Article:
Hepatitis a and hepatitis b vaccine (Intramuscular)
Generic Name: hepatitis a adult vaccine/hepatitis b adult vaccine (hep-a-TYE-tis A VAX-een, in-AK-ti-vay-ted, hep-a-TYE-tis B VAX-een re-KOM-bin-ant)
Medically reviewed by Drugs.com. Last updated on Aug 15, 2020.
Commonly used brand name(s)
In the U.S.
- Twinrix Adult
- Twinrix Junior
Available Dosage Forms:
Therapeutic Class: Vaccine
Uses for hepatitis a and hepatitis b vaccine
Hepatitis A and hepatitis B combination vaccine is used to prevent infection caused by the hepatitis A and hepatitis B virus. The vaccine works by causing your body to produce its own protection (antibodies) against the disease.
Hepatitis A is a serious disease of the liver that can cause death. It is caused by the hepatitis A virus (HAV), and is spread most often through infected food or water. Hepatitis A may also be spread by close person-to-person contact with infected persons (such as between persons living in the same household). Although some infected persons do not appear to be sick, they are still able to spread the virus to others.
Hepatitis A is less common in the U.S. and other areas of the world that have a higher level of sanitation and good water and sewage (waste) systems. However, it is a significant health problem in parts of the world that do not have such systems. If you are traveling to certain countries or remote (out-of-the-way) areas, hepatitis A vaccine will help protect you from hepatitis A disease.
Hepatitis B is caused by hepatitis B virus (HBV), and is spread by contact with body fluids, such as blood, saliva, semen, or vaginal fluids; by needle sticks or sharing needles; or from mother to child.
Hepatitis A and hepatitis B combination vaccine is recommended for all persons 18 years of age or older who are at risk from infection from their jobs or some behaviors, or from traveling to the following parts of the world:
- Central and South America.
- Eastern and Southern Europe.
- South and Southeast Asia (except Japan).
- The Caribbean.
- The Middle East.
- The former Soviet Union
Hepatitis A and Hepatitis B combination vaccine is also recommended for:
- Military personnel.
- Persons living in or moving to areas that have a high rate of HAV infection and who are at a high risk of HBV infection.
- Persons engaging in high-risk sexual activity, such as homosexual and bisexual males.
- Persons who use illegal injection drugs.
- Persons at risk through their work, such as laboratory workers who handle live hepatitis A and hepatitis B virus, police, and those who give first aid or medical help, and workers who come in contact with stool or sewage.
- People who work in child daycare centers and correctional facilities, residents of drug and alcohol treatment centers, and patients and staff in hemodialysis units.
- People who are at increased risk for HBV infection and who are in close contact with patients that have hepatitis A or B.
- Persons with hemophilia.
- Persons with chronic liver disease.
This vaccine is to be given only by or under the supervision of a doctor.
Before using hepatitis a and hepatitis b vaccine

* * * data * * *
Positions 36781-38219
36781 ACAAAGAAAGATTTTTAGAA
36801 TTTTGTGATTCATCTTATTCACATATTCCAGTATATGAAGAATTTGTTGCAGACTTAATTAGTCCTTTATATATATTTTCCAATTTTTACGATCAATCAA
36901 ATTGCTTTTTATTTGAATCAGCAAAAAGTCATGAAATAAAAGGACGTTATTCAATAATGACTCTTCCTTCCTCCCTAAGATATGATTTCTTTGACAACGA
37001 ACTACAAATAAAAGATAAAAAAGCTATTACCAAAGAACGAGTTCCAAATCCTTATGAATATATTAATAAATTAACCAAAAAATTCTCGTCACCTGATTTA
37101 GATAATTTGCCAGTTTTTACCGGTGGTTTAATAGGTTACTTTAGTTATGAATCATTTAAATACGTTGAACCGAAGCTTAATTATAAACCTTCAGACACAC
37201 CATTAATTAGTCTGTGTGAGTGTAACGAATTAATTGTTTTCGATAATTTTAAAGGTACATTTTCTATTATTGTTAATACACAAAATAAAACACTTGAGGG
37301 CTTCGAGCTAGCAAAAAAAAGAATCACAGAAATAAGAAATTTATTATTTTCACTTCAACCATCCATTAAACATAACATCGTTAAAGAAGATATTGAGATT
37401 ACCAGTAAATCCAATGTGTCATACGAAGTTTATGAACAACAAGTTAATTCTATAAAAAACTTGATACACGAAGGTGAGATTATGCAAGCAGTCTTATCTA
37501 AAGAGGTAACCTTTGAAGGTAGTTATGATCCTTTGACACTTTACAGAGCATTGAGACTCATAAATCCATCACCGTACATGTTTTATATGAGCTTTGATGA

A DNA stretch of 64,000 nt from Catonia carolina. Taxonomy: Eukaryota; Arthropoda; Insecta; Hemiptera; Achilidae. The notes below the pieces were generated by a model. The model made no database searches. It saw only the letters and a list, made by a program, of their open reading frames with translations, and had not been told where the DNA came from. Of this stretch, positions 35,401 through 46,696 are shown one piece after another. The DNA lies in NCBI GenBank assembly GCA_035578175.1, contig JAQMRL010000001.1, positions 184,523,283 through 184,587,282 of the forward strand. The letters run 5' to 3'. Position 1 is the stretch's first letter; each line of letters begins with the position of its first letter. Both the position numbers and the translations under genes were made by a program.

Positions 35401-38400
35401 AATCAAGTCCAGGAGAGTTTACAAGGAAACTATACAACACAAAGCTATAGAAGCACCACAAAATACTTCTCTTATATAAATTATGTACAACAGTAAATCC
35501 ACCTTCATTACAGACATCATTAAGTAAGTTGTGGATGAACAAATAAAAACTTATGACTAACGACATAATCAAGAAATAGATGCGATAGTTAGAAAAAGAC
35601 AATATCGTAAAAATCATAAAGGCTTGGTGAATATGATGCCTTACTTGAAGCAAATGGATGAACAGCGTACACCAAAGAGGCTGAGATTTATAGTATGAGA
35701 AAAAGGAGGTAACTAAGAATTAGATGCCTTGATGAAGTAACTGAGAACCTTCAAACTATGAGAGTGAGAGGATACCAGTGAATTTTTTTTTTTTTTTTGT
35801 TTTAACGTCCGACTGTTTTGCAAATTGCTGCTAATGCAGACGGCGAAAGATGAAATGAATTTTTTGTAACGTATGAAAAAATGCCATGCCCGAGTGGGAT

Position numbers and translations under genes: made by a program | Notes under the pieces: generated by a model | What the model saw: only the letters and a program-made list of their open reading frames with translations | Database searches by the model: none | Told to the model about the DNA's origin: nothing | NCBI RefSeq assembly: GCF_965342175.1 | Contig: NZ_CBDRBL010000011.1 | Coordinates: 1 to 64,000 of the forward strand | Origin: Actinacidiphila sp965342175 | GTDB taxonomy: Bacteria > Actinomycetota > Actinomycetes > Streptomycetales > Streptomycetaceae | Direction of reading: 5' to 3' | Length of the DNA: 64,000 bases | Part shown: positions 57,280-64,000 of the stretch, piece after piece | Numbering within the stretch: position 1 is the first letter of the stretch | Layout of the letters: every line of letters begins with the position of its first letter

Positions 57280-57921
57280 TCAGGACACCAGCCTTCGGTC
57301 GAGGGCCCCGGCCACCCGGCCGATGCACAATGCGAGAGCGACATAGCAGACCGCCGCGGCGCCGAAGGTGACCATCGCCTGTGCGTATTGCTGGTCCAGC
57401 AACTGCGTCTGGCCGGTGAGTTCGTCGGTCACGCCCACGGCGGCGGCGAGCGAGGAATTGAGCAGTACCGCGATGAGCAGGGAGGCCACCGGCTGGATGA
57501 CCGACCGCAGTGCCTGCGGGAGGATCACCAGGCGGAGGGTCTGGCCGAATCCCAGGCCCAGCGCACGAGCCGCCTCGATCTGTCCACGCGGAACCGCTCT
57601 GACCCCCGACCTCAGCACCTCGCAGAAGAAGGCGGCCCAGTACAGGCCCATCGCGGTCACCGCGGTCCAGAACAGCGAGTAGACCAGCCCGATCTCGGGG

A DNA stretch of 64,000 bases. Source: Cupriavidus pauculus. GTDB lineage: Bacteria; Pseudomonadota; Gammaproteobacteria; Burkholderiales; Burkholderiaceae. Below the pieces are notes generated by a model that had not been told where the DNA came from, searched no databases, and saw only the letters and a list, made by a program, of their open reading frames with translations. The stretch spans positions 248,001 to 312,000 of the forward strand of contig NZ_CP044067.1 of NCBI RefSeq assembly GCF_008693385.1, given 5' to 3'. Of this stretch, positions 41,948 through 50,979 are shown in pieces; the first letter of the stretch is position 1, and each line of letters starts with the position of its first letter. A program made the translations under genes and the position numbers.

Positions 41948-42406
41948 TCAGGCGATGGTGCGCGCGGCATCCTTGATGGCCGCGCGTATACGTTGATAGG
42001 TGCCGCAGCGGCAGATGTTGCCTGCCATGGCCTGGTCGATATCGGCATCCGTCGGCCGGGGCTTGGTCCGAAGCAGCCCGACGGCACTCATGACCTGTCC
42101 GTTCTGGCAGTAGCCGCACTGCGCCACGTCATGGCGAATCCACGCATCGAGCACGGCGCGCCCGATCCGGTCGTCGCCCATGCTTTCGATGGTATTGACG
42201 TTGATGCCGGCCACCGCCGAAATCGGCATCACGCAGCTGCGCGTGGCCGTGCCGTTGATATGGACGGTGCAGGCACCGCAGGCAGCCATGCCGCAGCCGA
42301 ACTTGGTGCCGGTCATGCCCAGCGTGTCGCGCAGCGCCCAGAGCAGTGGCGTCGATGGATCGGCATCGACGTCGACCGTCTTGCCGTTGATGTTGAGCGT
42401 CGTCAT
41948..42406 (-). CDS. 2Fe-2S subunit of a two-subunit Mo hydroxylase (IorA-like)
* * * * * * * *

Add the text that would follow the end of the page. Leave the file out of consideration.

In deciding to use a vaccine, the risks of taking the vaccine must be weighed against the good it will do. This is a decision you and your doctor will make. For this vaccine, the following should be considered:
Tell your doctor if you have ever had any unusual or allergic reaction to hepatitis a and hepatitis b vaccine or any other medicines. Also tell your health care professional if you have any other types of allergies, such as to foods, dyes, preservatives, or animals. For non-prescription products, read the label or package ingredients carefully.
Appropriate studies have not been performed on the relationship of age to the effects of hepatitis A and hepatitis B combination vaccine in the pediatric population. Safety and efficacy have not been established.
Appropriate studies on the relationship of age to the effects of hepatitis A and hepatitis B combination vaccine have not been performed in the geriatric population. However, no geriatric-specific problems have been documented to date.
There are no adequate studies in women for determining infant risk when using this medication during breastfeeding. Weigh the potential benefits against the potential risks before taking this medication while breastfeeding.
Interactions with medicines
Although certain medicines should not be used together at all, in other cases two different medicines may be used together even if an interaction might occur. In these cases, your doctor may want to change the dose, or other precautions may be necessary. Tell your healthcare professional if you are taking any other prescription or nonprescription (over-the-counter [OTC]) medicine.
Interactions with food/tobacco/alcohol
Certain medicines should not be used at or around the time of eating food or eating certain types of food since interactions may occur. Using alcohol or tobacco with certain medicines may also cause interactions to occur. Discuss with your healthcare professional the use of your medicine with food, alcohol, or tobacco.
Other medical problems
The presence of other medical problems may affect the use of this vaccine. Make sure you tell your doctor if you have any other medical problems, especially:
- Allergy to neomycin or
- Allergy to yeast—Should not be used in patients with these conditions.
- Moderate or severe illness with fever—Your dose may need to be given at a later time.
- Weak immune system from a disease or medicine—The vaccine may not work as well in patients with this condition.
Proper use of hepatitis a and hepatitis b vaccine
A nurse or other trained health professional will give you this vaccine. This vaccine is given as a shot into your muscles.